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Ikea face-off in Richmond marked by fourth contract offer rejection

Unionized workers locked out of the Richmond Ikea since May have unanimously rejected a fourth contract offer from the company, while other unions are calling for a boycott of the store at the centre of the dispute, as well as one in Coquitlam.

Ikea has been embroiled in a bitter labour fight with its Teamster employees at the Richmond outlet since May 13. The powerful firm reported US$32 billion in revenues last year.

Ikea management tabled a contract offer during mediation this July that was rejected by the union in a unanimous "no" vote. Three other offers from the company have been rejected by membership over the course of the dispute.

Meanwhile, an internal hearing at Teamsters local 213 stripped membership from 32 Ikea employees who broke with their union and chose to work behind picket lines.

Teamster business agent Anita Dawson said in its latest offer, Ikea pulled back from some of its earlier "backward bargaining", a strategy the company employed earlier in the dispute that involved gradually removing elements from its offer as the dispute continued.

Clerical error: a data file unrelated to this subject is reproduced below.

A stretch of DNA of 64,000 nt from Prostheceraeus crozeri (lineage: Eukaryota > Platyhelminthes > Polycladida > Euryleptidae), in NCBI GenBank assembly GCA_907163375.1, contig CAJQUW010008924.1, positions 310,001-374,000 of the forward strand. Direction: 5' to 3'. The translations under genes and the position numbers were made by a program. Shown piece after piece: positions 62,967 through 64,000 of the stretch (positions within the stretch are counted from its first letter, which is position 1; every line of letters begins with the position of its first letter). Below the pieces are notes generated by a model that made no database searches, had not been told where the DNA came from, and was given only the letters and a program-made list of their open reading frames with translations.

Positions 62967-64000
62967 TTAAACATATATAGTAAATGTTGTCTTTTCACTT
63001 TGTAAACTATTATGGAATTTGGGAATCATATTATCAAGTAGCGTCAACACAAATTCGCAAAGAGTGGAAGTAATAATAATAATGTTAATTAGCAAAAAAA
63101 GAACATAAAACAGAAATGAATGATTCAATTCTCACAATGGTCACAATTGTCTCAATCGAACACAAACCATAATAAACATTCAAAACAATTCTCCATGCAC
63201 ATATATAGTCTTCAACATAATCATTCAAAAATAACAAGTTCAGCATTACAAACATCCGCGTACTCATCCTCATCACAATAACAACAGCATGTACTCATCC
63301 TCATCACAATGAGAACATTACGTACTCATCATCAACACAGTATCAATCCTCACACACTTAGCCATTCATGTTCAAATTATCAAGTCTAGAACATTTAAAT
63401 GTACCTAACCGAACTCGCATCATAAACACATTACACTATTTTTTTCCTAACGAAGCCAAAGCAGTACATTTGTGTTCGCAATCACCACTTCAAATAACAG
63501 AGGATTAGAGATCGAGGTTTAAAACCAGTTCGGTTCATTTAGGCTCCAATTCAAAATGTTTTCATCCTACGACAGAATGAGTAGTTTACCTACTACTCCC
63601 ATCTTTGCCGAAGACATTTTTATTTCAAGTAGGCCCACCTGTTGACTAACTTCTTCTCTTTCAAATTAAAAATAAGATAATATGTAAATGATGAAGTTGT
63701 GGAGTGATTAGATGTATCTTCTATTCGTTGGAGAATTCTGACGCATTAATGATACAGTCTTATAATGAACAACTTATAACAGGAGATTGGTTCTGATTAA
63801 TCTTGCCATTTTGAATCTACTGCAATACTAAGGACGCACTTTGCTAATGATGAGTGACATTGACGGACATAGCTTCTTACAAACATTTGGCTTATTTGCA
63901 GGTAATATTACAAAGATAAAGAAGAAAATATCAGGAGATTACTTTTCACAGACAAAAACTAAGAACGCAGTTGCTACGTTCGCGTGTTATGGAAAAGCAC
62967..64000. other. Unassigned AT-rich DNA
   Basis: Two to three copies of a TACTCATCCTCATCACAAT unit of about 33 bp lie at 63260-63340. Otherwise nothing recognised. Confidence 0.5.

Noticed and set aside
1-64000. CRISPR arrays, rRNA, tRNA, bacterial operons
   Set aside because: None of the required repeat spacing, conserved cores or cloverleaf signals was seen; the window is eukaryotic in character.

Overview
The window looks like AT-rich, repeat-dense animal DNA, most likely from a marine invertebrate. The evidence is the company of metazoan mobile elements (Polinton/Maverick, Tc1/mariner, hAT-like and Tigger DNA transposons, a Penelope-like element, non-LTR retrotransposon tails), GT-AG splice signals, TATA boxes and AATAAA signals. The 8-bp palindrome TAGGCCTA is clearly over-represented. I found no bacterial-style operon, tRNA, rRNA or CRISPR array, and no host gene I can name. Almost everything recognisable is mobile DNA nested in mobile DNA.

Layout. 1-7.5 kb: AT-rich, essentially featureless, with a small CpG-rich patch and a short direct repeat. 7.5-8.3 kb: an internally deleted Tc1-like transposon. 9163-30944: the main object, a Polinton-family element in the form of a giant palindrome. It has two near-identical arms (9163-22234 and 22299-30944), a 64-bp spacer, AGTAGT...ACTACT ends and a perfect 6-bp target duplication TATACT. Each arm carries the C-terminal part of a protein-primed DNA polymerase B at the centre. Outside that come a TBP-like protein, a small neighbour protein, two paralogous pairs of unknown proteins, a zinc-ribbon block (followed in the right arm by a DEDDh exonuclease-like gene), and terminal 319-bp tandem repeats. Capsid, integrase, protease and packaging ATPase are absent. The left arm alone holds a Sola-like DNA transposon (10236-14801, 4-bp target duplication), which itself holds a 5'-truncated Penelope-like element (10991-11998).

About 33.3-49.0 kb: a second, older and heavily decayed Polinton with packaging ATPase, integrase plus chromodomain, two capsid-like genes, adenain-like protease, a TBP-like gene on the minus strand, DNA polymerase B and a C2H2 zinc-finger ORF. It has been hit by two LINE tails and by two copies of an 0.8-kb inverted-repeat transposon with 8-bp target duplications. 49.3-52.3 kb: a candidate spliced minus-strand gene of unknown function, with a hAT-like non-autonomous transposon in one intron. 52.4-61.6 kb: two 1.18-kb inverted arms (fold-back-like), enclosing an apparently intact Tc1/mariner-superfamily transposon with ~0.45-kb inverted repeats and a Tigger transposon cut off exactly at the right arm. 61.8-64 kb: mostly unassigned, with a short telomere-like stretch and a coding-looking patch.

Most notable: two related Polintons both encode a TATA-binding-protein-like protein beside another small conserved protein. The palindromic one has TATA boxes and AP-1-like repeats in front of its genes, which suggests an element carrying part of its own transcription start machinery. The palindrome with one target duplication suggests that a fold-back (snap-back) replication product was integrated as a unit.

The company also pulled back from its insistence on establishing multi-tiered wages, Dawson said, but the offer was still too weak to satisfy workers.

In June, Dawson told The Tyee that the company's proposed contract at that time "included a tiered wage system which will see some existing employees getting reduced wages and benefits." 

Ikea spokeswoman Madeleine Lowenborg-Frick said the Ikea Richmond store "has consistently been the lowest performing store in Canada, specifically having the lowest productivity while having the highest staff costs.

"IKEA provided the union with an amended proposal on July 17, eliminating the two-tier wage system, which was the primary barrier that brought the parties into mediation. The proposal allowed IKEA to address the union's expressed leading concern, while also addressing the store's poor performance," she wrote in an email.

Lowenborg-Frick explained that the company's last contract proposal made most of the possible wage increases contingent on the Richmond store hitting new productivity targets.

Ikea is missing the point, Dawson said.

"The company did table another offer on July 24 that did not have a two tier, but this offer was unanimously rejected by the bargaining unit because the only guaranteed wage increase for employees with four or more years of service was 1.5 per cent in the first year. Nothing guaranteed in subsequent years," Dawson said in an email.

"For employees with less than four years of service, the offer did not have a two-tier wage system, but it only guaranteed two per cent a year on the start rate until the wage got to current max. This means that it could take decades to reach top rate, i.e. if you start at $12 an hour at two per cent a year, it would take 23 years to get to $19.45."

Tom Sandborn covers labour and health policy beats for the Tyee. He welcomes your feedback and story tips at tos65@telus.net.

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